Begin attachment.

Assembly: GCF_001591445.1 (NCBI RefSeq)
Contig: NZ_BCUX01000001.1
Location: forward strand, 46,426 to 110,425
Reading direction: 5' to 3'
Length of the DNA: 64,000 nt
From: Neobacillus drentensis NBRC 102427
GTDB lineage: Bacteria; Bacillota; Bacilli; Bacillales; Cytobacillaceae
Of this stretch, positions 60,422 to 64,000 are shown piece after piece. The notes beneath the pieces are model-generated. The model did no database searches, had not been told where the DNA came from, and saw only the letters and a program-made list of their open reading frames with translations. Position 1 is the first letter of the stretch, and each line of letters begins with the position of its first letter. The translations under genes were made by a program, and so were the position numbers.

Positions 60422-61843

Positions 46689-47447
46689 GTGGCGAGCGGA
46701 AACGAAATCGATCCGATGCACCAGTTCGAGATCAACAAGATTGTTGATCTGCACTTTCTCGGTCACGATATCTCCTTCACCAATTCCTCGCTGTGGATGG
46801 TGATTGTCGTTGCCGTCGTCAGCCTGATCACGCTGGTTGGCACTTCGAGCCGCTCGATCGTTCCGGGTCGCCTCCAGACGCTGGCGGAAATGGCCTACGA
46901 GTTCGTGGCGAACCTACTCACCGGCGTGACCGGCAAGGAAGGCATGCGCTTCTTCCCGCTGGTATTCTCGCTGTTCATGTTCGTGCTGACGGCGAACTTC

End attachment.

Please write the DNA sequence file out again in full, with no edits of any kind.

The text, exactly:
Assembly: GCF_001591445.1 (NCBI RefSeq)
Contig: NZ_BCUX01000001.1
Location: forward strand, 46,426 to 110,425
Reading direction: 5' to 3'
Length of the DNA: 64,000 nt
From: Neobacillus drentensis NBRC 102427
GTDB lineage: Bacteria; Bacillota; Bacilli; Bacillales; Cytobacillaceae
Of this stretch, positions 60,422 to 64,000 are shown piece after piece. The notes beneath the pieces are model-generated. The model did no database searches, had not been told where the DNA came from, and saw only the letters and a program-made list of their open reading frames with translations. Position 1 is the first letter of the stretch, and each line of letters begins with the position of its first letter. The translations under genes were made by a program, and so were the position numbers.

Positions 60422-61843

Positions 46689-47447
46689 GTGGCGAGCGGA
46701 AACGAAATCGATCCGATGCACCAGTTCGAGATCAACAAGATTGTTGATCTGCACTTTCTCGGTCACGATATCTCCTTCACCAATTCCTCGCTGTGGATGG
46801 TGATTGTCGTTGCCGTCGTCAGCCTGATCACGCTGGTTGGCACTTCGAGCCGCTCGATCGTTCCGGGTCGCCTCCAGACGCTGGCGGAAATGGCCTACGA
46901 GTTCGTGGCGAACCTACTCACCGGCGTGACCGGCAAGGAAGGCATGCGCTTCTTCCCGCTGGTATTCTCGCTGTTCATGTTCGTGCTGACGGCGAACTTC